With bright yellow flowers, the forsythia signals the final end of the cold season. Moreover, the lavish flowering shrub has gained a regular place in the ornamental garden, thanks to its undemanding nature.
March opens the ideal time window for planting forsythia. The soil should be completely thawed and there should be no more severe ground frosts to worry about.
Use the following steps to plant your forsythia:
- Place the still potted young plant in a bucket of water.
- Dig a planting pit with twice the volume of the root ball.
- Enrich the excavation with compost, horn shavings, or guano granules.
- Pot out the forsythia and plant it exactly as deep as in the seed pot.
Press the soil with your hands without compacting the soil too much and water generously. A mulch layer of leaves, lawn clippings or bark mulch proves especially beneficial for the growing phase.
In order to elicit a forsythia’s golden-yellow floral bloom, you need a well-organized care program. The most important points for the care of forsythia are:
- Water thoroughly during summer drought.
- Water container plants regularly when the substrate has dried out.
- From April to August, fertilize organically every 3-4 weeks with compost or nettle manure.
- Thoroughly thin out the entire shrub every year in May/June.
- Cut the plant into shape every 2-3 years immediately after flowering.
Forsythias in containers need winter protection so that the root ball does not freeze through.
If you chose autumn as the time of planting, we recommend in the first winter to pile the young forsythia with leaf soil, straw, or coniferous brushwood. Provide the shoots with a hood of jute or garden fleece.
Established plants bravely face the winter without additional protection.
What Location is Suitable for Forsythia?
Forsythia develops its optimum in a sunny, warm location. However, since the plant has good-natured flexibility, the spring beauty also tolerates a semi-shady or shady location.
Under reduced light conditions, on the other hand, you should expect a somewhat reduced flowering and a loose habit.
The Right Planting Distance for Forsythia
The selected variety and the intended use define the right planting distance. Experience has verified the following values:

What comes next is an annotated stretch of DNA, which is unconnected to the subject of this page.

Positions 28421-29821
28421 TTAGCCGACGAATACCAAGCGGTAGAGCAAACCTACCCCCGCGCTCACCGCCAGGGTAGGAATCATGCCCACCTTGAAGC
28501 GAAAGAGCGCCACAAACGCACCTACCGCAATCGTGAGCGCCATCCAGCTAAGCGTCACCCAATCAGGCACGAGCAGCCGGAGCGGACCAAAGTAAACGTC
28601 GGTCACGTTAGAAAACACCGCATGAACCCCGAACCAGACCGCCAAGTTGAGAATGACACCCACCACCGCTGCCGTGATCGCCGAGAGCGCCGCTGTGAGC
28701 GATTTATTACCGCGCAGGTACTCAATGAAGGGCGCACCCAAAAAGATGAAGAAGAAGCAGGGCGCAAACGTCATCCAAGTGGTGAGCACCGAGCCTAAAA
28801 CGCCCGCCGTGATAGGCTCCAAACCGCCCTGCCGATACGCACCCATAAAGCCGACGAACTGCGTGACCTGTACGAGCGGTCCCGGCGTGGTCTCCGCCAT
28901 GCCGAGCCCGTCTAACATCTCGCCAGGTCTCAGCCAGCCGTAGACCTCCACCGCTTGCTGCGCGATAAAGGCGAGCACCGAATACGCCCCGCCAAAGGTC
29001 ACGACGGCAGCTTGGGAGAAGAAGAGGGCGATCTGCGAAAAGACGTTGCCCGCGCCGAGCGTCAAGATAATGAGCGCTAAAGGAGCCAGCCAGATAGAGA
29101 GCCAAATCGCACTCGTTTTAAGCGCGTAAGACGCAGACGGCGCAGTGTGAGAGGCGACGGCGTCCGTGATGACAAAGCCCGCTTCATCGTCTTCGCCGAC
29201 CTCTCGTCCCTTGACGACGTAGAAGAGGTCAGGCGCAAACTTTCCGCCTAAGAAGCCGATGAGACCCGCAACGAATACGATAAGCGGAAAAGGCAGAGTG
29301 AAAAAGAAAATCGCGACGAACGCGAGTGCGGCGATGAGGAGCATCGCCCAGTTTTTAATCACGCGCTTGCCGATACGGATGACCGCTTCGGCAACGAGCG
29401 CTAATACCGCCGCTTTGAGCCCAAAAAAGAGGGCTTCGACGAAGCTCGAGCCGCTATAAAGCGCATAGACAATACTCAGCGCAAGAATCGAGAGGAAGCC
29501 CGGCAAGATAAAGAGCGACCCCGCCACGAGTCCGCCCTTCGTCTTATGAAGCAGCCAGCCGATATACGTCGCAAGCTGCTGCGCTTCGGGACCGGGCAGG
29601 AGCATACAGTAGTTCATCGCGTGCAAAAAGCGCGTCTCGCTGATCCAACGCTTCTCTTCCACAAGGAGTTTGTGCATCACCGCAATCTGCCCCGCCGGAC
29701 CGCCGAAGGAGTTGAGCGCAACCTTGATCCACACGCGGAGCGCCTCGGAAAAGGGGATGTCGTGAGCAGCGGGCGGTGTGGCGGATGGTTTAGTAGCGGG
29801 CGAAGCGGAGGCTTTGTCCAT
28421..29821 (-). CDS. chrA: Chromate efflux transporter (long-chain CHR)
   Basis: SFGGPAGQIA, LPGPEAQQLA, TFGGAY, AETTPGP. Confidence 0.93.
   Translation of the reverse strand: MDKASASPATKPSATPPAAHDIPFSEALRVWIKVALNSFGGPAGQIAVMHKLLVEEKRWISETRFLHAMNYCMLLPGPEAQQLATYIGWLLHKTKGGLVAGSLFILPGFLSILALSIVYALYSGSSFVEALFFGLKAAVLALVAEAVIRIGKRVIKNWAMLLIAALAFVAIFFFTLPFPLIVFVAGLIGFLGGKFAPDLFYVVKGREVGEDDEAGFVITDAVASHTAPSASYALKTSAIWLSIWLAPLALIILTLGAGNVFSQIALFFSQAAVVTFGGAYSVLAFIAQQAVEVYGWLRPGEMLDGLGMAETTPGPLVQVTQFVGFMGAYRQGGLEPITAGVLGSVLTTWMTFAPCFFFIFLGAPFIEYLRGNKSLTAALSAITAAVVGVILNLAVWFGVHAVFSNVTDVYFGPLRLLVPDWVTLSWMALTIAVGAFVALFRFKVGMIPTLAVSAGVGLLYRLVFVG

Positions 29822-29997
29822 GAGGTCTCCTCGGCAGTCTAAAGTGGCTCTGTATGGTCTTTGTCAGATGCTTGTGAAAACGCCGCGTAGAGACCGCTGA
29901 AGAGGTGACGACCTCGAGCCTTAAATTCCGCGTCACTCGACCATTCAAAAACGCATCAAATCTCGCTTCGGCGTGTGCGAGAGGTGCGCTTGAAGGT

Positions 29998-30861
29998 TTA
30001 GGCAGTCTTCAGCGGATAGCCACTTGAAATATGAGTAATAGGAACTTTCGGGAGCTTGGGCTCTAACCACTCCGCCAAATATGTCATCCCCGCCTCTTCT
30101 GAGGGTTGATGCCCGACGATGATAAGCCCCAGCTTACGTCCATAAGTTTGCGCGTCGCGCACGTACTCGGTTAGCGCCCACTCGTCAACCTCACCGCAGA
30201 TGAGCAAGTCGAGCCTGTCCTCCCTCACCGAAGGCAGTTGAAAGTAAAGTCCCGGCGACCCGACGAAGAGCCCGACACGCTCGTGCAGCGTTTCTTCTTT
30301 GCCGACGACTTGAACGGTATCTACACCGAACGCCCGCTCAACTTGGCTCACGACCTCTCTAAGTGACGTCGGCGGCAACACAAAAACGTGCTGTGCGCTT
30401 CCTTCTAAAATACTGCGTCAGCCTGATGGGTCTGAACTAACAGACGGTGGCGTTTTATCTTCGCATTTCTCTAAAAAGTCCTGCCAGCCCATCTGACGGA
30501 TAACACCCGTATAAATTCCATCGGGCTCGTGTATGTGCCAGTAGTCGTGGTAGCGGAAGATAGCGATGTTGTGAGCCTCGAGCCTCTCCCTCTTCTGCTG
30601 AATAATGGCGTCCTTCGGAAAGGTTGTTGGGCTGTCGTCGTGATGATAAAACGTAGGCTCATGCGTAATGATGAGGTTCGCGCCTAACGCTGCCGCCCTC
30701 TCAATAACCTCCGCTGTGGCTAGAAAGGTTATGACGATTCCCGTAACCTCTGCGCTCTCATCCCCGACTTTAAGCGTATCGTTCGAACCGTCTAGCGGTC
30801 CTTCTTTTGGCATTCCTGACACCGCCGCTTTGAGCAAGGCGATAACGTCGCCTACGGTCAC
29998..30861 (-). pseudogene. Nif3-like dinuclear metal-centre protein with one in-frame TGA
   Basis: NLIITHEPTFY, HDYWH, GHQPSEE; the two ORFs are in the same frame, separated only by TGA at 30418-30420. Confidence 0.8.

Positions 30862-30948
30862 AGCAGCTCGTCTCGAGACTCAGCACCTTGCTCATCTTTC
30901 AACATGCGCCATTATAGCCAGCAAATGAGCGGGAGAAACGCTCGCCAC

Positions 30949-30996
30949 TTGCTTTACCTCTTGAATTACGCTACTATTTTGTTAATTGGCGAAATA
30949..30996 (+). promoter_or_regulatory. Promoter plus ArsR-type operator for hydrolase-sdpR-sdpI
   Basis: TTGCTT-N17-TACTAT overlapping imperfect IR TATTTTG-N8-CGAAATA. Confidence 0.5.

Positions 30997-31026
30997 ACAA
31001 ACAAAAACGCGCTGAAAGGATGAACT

- Varieties with a growth height of 10 ft (3 m): Use a planting distance of 20 inches (50 cm) for pruning hedges and 40 inches (100 cm) for open flowering hedges.
- Varieties with a growth height of 5 ft (1.5 m): Use a planting distance of 14 inches (35 cm) for pruning hedges and 28 inches (70 cm) for open flowering hedges.
If the forsythia functions as a specimen, try to maintain a distance of at least 50 inches (120 cm) from neighboring plants.
What Soil Does the Forsythia Need?
The forsythia thrives in any good garden soil, which is ideally nutrient-rich and humus-rich. It accepts a low to moderate lime content, as is a slight tendency toward acidic pH.
However, the flowering shrub should not be confronted with waterlogging or soil compaction.
What is the Best Planting Time for Forsythia?
Young plants in containers can be planted throughout the entire growing season. You can create the best starting conditions for a forsythia if you choose early spring as the planting time.
In this case, the ornamental shrub has enough time to establish itself at the site before winter sets in.
When is Flowering Time for Forsythia?
The flowering period extends from early March to late April/early May. On the three-year-old shoots, the flower unfolds in its most beautiful splendor.
If you don’t want to wait that long for your forsythia to bloom, cut off some shoots on December 4 to use them as Saint Barbara branches. Then you can already enjoy the yellow flowers in the vase at Christmas.
Pruning Forsythia Properly
The linchpin of proper care is pruning. The timing plays just as important a role as the pruning itself.
You’ll keep a forsythia in top shape if the flowering shrub undergoes maintenance pruning every 2-3 years. Here’s how to do it right:
- Prune your forsythia after flowering.
- Choose a day with dry, overcast weather.
- Shorten too long shoots by up to two thirds.
- Place the shears just above a dormant eye.
- Cut off inwardly directed, crossing and rubbing branches.
Although topiary is only required every few years, thinning takes place each spring. Once the forsythia has faded, cut away all deadwood at the base.
Also, you should make room in the crown for young shoots if older branches threaten to overgrow them. In the end, light and air should reach all regions of forsythia and the shrub should present a harmonious silhouette.
Watering the Forsythia
As a shallow rooter, forsythia quickly suffers from a lack of water during summer drought. If the natural rainfall does not provide enough moisture, you need to water the shrub in time.
In the narrow substrate volume of a container, it is recommended to water the ornamental shrub as soon as the top 1-2 inches (3-5 cm) of the soil has dried.